Eadwold of Cerne

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Cerne Abbey ruins.

Eadwold of Cerne was a 9th-century hermit, Anglian Prince and patron saint of Cerne, Dorset, who lived as a hermit on a hill about four miles from Cerne. His feast day is 29 August.

Life[edit]

St. Eadwold was born about 835 AD, the son of Æthelweard of East Anglia[1] and reputed brother of Edmund, king of East Anglia. He left his homeland possibly due to Viking Invasion, to live as a hermit on a hill about four miles from Cerne, Dorset. William of Malmesbury said he lived on bread and water,[2] and worked many miracles.[3] He is known from the writing of William of Malmesbury and the Hagiographies of St Eadwold of Cerne, by Goscelin of Saint-Bertin and also Secgan.

Veneration[edit]

Eadwold died, Aug 29, c900 at Cerne and is said to have been buried in his cell,[4] and was later translated to a nearby monastery, dedicated to St Peter.[5] His veneration is credited with making Cerne Abbey the third richest in England during the 11th Century.[6]

References[edit]

  1. ^ Eadwold of Cerne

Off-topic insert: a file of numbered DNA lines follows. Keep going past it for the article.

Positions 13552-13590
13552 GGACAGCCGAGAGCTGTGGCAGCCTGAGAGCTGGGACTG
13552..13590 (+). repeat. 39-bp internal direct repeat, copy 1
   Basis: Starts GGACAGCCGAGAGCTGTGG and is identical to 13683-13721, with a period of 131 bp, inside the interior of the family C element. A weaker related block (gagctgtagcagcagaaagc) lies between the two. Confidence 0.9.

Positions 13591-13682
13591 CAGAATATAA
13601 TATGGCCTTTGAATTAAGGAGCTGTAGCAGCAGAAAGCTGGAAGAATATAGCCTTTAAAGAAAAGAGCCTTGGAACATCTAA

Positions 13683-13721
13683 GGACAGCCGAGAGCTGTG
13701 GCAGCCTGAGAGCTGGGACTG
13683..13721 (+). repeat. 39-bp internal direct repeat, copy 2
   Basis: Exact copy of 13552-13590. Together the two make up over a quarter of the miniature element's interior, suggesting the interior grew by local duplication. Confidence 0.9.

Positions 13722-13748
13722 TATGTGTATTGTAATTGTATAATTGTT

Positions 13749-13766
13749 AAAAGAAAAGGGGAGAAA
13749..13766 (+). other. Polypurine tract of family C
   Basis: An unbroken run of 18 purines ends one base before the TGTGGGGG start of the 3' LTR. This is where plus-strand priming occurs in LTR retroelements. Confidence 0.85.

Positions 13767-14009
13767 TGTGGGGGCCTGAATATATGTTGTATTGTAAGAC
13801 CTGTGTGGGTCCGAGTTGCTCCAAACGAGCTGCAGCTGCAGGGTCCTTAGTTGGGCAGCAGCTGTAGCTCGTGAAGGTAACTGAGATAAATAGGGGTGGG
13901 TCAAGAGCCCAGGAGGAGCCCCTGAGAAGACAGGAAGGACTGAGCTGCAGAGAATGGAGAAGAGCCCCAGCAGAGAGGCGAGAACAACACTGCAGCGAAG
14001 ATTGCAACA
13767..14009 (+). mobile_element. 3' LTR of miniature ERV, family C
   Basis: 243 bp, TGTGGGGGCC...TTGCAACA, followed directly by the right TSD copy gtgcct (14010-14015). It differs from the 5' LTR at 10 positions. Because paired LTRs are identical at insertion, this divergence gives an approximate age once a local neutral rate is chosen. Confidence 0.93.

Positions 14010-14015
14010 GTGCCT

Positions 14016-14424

2. ^ Michael Winterbottom, Rodney Malcolm Thomson, William of Malmesbury: Gesta Pontificum Anglorum, The History of the English Bishops : Volume I: Text and Translation: Volume I: Text and Translation (Oxford University Press, 2007) page 291
  3. ^ Edwold (Eadwold) of Cerne in The Oxford Dictionary of Saints
  4. ^ Licence, Tom (2007) '‘Goscelin of Saint-Bertin and the hagiography of St Eadwold of Cerne’'. Journal of Medieval Latin, vol16
  5. ^ Licence, Tom (2007) '‘Goscelin of Saint-Bertin and the hagiography of St Eadwold of Cerne’'. Journal of Medieval Latin, vol16
  6. ^ Tom Licence, Goscelin of St Bertin and the Life of St. Eadwold of Cerne, Journal The Journal of Medieval Latin vol 16 Archived 2014-02-25 at Archive.today

External links[edit]